Whereas the four Gospels are read each year almost in their entirety together with a considerable amount of the Acts and Epistles, outside Lent the Old Testament is little used liturgically.5 The surviving homilies of the Fathers suggest that something similar may have been the case quite early in the history of the Church. St John Chrysostom commented in detail on the Gospels of Matthew and John, on Acts and on the Epistles of Paul, including Hebrews, but his only surviving extended Old Testament series of homilies is that on Genesis, which were begun, significantly, at the beginning of Lent to a crowded church of enthusiastic people.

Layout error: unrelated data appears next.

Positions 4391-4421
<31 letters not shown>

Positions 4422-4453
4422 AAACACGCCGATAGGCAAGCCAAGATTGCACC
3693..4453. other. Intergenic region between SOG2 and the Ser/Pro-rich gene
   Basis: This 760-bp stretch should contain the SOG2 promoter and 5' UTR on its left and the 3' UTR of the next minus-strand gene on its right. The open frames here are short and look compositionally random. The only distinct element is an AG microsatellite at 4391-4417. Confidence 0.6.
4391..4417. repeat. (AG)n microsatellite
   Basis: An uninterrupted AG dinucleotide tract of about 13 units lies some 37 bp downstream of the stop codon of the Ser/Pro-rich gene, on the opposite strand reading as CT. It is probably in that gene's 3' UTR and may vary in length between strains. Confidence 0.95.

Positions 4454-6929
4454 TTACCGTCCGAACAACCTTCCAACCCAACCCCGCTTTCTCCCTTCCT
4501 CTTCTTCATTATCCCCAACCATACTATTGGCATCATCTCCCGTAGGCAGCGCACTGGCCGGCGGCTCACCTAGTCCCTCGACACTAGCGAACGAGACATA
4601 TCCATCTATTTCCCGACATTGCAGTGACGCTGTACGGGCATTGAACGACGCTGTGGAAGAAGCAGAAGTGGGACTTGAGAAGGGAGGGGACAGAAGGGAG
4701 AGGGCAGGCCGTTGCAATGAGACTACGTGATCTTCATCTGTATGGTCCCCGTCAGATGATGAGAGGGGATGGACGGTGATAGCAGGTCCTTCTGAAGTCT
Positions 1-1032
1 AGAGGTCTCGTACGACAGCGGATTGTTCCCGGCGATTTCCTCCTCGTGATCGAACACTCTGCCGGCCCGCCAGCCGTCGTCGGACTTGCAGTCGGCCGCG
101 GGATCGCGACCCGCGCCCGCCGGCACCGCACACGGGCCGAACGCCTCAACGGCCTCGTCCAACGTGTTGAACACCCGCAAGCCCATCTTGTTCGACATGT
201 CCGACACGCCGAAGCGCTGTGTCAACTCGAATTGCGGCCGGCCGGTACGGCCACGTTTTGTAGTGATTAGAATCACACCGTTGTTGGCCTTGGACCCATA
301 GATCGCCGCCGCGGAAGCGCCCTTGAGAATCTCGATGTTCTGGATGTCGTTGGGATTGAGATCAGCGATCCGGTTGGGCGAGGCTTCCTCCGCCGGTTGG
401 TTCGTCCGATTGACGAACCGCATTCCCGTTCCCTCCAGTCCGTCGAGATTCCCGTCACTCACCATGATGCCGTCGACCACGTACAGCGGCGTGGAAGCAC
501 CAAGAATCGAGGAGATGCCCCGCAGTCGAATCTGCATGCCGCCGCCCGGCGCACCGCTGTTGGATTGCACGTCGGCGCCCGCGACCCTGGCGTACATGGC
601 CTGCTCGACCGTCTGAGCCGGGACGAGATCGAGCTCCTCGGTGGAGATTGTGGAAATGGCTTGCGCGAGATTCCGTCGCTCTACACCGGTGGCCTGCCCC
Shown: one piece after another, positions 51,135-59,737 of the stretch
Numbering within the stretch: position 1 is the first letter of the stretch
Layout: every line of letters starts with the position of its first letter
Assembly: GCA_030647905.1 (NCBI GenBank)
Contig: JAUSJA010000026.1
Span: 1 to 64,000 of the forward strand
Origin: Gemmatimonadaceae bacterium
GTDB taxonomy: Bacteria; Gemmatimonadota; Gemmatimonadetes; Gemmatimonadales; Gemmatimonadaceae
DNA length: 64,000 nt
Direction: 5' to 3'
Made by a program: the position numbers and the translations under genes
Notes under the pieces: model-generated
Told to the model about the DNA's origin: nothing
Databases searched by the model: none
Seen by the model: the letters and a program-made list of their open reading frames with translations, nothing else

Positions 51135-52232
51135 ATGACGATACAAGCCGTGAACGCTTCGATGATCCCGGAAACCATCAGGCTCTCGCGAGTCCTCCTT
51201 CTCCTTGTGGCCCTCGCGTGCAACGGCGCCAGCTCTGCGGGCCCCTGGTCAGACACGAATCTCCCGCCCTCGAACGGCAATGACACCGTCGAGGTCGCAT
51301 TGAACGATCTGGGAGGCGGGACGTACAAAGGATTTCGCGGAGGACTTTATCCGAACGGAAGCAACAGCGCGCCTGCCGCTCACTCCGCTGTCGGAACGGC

In present practice Genesis, Isaiah (Isaias) and Proverbs are read daily during the six weeks of Lent. In Holy Week they are replaced by readings from Exodus, Ezekiel and Job. The readings from the first three cover a fair amount of the text, but those for Holy Week can only scratch the surface. In the Septuagint the final verses of Job are read on Good Friday at Vespers, because they include some extra verses 'from the Syriac' which refer to his 'rising again'.
Was this article helpful?